36. On another subject, what is your view of the Tea Party political movement – would you say you support it strongly, support it somewhat, oppose it somewhat or oppose it strongly?-------- Support -------- --------- Oppose -------- NoNET Strongly Somewhat NET Somewhat Strongly opinion2/4/12 43 12 31 45 20 25 12
Again, my skepticism kicks in. When 43% of a survey sample supports the Tea Party to any significant degree, I tend to doubt that the sample included very many liberals at all, let alone enough "liberal Democrats" to proclaim that more than half of liberals were a) uninformed enough to not know that Obama didn’t make the decision to leave Gitmo open, and b) agreed that it was a good decision to make.
Another problem is the use of the term "liberal Democrats." Anyone who's followed politics closely over the past 20 years knows who uses that term. It might as well be a dog whistle. Not all liberals are Democrats. What about the other liberals who are not Democrats?
Also, there is nothing in the published version of the poll that breaks any question down based on ideology, so there is no way to check the veracity of the statement as made in the Post analysis. See, that would have made a great story for an actual progressive to write; where is the evidence supporting the contention that "most" liberals are in favor of keep Gitmo open?
But Greenwald isn’t really a progressive; he just pretends to be one in order to get paid. And since the statement that more than half of all self-described “progressives” falls within the narrative Greenwald has chosen for himself, rather than question its veracity, he simply repeats it without question and expands upon it. And because Greenwald is an Obama hater of the first order, he can’t stop until he’s made President Obama look like Hitler. Check out this outrage:
Repulsive liberal hypocrisy extends far beyond the issue of Guantanamo. A core plank in the Democratic critique of the Bush/Cheney civil liberties assault was the notion that the President could do whatever he wants, in secret and with no checks, to anyone he accuses without trial of being a Terrorist – even including eavesdropping on their communications or detaining them without due process. But President Obama has not only done the same thing, but has gone much farther than mere eavesdropping or detention: he has asserted the power even to kill citizens without due process. As Bush’s own CIA and NSA chief Michael Hayden said this week about the Awlaki assassination: “We needed a court order to eavesdrop on him but we didn’t need a court order to kill him. Isn’t that something?” That is indeed “something,” as is the fact that Bush’s mere due-process-free eavesdropping on and detention of American citizens caused such liberal outrage, while Obama’s due-process-free execution of them has not.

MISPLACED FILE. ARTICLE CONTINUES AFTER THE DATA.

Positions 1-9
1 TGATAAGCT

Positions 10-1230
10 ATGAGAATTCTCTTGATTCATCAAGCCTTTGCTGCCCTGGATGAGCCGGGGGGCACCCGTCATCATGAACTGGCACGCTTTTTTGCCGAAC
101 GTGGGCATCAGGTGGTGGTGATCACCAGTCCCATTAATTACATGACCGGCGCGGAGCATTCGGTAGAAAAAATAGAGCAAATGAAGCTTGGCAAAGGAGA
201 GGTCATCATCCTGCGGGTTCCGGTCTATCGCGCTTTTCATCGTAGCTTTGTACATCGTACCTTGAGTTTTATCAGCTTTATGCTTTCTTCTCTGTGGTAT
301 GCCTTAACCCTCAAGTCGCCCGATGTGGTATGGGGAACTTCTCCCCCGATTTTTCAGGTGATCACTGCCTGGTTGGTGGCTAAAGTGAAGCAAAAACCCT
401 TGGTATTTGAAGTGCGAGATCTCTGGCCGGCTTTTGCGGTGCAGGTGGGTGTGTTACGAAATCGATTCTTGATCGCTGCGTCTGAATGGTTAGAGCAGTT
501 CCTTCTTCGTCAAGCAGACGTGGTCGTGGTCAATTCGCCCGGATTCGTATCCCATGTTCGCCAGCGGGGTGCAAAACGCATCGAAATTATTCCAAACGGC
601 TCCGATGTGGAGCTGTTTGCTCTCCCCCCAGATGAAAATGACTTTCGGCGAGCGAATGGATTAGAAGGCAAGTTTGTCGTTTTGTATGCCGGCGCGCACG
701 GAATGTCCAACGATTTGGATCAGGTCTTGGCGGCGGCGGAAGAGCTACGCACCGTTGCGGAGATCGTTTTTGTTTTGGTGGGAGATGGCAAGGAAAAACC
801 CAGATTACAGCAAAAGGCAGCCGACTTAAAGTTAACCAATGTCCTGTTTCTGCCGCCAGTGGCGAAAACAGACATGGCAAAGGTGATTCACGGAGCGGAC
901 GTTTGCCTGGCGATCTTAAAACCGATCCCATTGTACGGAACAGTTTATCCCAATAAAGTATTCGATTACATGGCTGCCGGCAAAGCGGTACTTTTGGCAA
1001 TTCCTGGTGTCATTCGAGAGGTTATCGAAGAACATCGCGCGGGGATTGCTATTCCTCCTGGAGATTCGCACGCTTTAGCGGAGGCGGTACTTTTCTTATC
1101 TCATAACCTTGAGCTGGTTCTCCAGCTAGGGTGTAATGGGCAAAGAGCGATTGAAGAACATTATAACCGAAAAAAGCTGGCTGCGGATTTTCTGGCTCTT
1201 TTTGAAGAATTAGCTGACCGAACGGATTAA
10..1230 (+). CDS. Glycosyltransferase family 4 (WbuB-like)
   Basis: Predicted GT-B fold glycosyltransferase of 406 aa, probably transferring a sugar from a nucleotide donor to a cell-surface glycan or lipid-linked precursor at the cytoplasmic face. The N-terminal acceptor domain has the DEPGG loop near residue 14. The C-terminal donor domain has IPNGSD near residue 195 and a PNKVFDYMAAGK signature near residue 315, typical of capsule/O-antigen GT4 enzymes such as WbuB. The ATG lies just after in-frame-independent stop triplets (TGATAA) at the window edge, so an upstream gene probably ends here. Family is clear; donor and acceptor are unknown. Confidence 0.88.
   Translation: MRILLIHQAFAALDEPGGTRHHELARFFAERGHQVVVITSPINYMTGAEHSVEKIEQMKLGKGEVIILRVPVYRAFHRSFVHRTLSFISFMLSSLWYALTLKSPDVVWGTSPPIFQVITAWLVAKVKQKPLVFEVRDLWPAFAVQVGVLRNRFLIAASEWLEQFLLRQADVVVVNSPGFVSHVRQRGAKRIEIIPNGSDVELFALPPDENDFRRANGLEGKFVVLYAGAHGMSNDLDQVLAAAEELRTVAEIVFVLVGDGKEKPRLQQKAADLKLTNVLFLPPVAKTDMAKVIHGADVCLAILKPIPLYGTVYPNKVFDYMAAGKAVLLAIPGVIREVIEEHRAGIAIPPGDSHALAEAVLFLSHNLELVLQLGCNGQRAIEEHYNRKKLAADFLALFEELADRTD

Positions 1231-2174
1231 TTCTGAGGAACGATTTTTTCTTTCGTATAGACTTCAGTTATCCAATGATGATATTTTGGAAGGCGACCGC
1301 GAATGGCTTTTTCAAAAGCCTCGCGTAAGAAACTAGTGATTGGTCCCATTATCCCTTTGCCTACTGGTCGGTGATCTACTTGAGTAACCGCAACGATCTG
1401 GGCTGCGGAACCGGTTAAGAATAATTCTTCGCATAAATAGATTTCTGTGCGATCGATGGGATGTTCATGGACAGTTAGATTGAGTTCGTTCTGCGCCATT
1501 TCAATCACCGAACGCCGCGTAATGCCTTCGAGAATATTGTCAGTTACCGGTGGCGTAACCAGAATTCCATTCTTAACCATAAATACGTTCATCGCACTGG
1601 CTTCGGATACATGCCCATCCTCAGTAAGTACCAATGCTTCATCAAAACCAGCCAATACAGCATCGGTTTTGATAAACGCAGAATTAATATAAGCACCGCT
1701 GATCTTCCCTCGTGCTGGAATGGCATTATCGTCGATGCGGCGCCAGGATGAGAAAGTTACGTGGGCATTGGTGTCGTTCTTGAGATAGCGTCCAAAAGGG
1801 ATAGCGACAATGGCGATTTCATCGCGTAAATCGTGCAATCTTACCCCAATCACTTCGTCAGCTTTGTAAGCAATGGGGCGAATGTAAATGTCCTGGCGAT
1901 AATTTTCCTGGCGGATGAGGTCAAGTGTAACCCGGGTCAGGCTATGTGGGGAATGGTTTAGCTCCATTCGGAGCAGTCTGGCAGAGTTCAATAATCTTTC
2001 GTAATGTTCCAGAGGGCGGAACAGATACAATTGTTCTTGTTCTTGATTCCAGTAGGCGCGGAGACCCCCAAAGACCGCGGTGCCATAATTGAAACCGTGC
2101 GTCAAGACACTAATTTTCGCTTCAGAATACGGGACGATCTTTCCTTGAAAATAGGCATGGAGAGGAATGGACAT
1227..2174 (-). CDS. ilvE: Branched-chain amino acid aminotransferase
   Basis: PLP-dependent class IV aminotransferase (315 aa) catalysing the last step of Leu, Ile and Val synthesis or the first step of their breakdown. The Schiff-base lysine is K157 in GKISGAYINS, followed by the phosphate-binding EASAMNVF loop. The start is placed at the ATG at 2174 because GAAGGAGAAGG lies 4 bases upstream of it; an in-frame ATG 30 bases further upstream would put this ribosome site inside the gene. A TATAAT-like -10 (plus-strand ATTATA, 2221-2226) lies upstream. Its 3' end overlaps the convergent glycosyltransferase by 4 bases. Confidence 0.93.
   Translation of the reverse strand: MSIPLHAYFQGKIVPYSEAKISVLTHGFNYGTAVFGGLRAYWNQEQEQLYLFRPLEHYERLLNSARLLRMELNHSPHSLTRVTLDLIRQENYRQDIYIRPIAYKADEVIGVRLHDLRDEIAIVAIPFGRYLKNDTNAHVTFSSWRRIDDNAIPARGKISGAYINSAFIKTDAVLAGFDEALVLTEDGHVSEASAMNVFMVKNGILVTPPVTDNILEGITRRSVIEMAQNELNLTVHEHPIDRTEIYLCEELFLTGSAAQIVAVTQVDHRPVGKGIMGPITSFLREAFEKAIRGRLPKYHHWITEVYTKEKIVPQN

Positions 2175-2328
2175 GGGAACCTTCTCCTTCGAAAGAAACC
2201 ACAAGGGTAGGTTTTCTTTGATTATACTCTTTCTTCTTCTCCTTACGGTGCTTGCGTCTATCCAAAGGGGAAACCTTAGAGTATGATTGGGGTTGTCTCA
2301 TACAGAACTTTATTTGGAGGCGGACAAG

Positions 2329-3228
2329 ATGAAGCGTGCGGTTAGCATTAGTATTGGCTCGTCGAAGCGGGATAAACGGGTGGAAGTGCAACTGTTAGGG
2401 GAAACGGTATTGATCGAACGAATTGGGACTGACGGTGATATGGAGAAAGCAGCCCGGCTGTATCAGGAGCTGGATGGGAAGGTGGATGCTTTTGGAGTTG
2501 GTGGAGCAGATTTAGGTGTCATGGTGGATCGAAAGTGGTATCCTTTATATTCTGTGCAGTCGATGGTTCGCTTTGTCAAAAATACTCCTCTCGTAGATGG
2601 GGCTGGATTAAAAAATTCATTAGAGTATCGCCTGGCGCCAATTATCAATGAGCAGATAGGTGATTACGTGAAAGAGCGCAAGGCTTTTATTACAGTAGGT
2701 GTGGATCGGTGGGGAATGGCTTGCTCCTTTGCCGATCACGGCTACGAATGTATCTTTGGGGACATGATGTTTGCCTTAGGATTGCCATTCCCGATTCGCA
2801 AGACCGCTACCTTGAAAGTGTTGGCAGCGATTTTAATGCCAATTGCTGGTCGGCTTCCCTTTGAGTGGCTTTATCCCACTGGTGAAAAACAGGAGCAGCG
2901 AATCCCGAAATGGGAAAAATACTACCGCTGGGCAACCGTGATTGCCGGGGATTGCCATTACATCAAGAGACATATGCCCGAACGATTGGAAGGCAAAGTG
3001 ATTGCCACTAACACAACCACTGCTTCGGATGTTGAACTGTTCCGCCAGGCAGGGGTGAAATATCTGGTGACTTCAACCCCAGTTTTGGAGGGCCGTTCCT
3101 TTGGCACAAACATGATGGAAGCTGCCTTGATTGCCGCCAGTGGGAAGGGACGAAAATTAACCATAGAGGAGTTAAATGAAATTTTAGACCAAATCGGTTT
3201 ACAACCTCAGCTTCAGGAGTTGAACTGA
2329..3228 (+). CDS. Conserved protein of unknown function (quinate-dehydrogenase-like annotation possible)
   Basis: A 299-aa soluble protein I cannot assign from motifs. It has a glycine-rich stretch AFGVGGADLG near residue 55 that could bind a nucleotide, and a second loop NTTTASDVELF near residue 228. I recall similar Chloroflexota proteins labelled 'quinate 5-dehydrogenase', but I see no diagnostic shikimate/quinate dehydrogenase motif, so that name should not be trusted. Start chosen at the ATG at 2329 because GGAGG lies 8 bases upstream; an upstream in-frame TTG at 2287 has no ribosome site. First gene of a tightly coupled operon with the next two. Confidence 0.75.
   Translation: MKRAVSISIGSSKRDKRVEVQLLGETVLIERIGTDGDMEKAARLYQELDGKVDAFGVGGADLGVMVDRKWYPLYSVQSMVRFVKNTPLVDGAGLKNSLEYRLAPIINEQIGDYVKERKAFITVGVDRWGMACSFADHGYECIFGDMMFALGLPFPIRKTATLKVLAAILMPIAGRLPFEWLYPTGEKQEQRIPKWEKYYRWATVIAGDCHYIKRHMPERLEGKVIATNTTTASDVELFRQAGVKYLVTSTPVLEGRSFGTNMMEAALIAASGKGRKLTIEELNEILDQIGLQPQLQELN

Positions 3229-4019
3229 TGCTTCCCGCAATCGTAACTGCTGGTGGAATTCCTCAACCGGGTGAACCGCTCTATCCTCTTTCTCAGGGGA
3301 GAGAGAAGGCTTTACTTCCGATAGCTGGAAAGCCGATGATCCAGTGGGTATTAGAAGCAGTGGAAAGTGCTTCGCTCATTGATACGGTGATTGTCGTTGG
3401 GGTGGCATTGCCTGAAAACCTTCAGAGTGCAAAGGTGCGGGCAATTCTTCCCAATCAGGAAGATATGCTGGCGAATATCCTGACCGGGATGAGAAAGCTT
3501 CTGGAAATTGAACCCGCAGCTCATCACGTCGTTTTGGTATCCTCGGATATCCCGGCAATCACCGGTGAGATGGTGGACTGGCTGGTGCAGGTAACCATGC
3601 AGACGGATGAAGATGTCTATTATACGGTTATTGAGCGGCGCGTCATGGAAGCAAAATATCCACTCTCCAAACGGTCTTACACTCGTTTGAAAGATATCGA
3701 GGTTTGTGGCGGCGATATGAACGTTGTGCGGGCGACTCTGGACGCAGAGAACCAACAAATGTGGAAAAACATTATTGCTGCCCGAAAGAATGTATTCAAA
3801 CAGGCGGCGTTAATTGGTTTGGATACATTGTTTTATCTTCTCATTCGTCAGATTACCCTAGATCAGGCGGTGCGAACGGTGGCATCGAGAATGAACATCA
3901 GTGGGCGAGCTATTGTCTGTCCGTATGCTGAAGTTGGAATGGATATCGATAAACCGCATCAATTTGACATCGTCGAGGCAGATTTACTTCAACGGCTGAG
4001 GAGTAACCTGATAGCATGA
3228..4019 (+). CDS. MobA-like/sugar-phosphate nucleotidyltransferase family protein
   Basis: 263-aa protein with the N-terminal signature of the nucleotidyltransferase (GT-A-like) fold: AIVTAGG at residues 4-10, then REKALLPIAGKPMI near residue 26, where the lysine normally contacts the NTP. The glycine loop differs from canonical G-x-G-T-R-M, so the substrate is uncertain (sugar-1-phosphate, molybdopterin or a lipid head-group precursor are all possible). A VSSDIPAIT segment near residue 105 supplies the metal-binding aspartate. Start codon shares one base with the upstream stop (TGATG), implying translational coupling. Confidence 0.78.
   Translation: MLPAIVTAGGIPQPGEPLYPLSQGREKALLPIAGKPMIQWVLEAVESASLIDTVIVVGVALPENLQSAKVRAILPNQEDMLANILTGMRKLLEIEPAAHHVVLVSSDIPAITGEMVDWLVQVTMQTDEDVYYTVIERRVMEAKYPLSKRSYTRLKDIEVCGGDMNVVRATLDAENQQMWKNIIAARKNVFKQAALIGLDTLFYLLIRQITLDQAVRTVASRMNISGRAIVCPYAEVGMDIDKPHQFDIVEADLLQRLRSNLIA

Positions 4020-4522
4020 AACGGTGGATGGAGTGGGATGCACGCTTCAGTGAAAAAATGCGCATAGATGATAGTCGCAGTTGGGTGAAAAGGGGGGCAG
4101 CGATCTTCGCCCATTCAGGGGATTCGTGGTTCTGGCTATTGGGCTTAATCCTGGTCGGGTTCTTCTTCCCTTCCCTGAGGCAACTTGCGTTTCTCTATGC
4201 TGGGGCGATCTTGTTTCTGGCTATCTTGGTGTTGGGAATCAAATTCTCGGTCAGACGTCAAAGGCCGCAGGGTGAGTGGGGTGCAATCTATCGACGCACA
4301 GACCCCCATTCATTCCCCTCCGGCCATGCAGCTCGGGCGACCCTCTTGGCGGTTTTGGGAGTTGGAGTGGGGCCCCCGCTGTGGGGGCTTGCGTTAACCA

Beyond that, Obama has used drones to kill Muslim children and innocent adults by the hundreds. He has refused to disclose his legal arguments for why he can do this or to justify the attacks in any way. He has even had rescuers and funeral mourners deliberately targeted. As Hayden said: ”Right now, there isn’t a government on the planet that agrees with our legal rationale for these operations, except for Afghanistan and maybe Israel.” But that is all perfectly fine with most American liberals now that their Party’s Leader is doing it:
After that, he goes on to once again cite the Wilson/Cohen analysis and cite that as “proof” that “most American liberals” think doing all of the above is perfectly fine. Though Greenwald likes to think of himself as an “ investigative journalist” of sorts, his claims don’t ring true. In fact, I left the links in place in the above paragraphs, because they actually put to the lie some of Greenwald’s more outrageous claims.